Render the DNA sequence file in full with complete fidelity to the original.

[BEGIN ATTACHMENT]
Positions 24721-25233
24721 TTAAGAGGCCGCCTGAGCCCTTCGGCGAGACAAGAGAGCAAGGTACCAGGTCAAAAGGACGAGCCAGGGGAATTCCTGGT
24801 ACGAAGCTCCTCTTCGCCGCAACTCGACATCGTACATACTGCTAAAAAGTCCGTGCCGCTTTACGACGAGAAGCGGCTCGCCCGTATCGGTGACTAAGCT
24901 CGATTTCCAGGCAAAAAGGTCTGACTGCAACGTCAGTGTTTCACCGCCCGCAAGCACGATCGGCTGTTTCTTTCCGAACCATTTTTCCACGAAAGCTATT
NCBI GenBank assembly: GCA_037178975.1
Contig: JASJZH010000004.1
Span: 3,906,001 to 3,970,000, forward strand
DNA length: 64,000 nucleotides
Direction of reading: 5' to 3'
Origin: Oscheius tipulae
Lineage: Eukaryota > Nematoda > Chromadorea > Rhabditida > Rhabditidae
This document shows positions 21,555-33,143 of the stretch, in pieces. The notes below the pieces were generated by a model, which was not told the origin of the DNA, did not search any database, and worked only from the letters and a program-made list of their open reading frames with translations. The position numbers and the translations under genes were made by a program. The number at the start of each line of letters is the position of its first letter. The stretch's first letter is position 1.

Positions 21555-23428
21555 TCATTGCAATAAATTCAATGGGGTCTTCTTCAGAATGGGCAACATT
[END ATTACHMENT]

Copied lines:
Positions 24721-25233
24721 TTAAGAGGCCGCCTGAGCCCTTCGGCGAGACAAGAGAGCAAGGTACCAGGTCAAAAGGACGAGCCAGGGGAATTCCTGGT
24801 ACGAAGCTCCTCTTCGCCGCAACTCGACATCGTACATACTGCTAAAAAGTCCGTGCCGCTTTACGACGAGAAGCGGCTCGCCCGTATCGGTGACTAAGCT
24901 CGATTTCCAGGCAAAAAGGTCTGACTGCAACGTCAGTGTTTCACCGCCCGCAAGCACGATCGGCTGTTTCTTTCCGAACCATTTTTCCACGAAAGCTATT
NCBI GenBank assembly: GCA_037178975.1
Contig: JASJZH010000004.1
Span: 3,906,001 to 3,970,000, forward strand
DNA length: 64,000 nucleotides
Direction of reading: 5' to 3'
Origin: Oscheius tipulae
Lineage: Eukaryota > Nematoda > Chromadorea > Rhabditida > Rhabditidae
This document shows positions 21,555-33,143 of the stretch, in pieces. The notes below the pieces were generated by a model, which was not told the origin of the DNA, did not search any database, and worked only from the letters and a program-made list of their open reading frames with translations. The position numbers and the translations under genes were made by a program. The number at the start of each line of letters is the position of its first letter. The stretch's first letter is position 1.

Positions 21555-23428
21555 TCATTGCAATAAATTCAATGGGGTCTTCTTCAGAATGGGCAACATT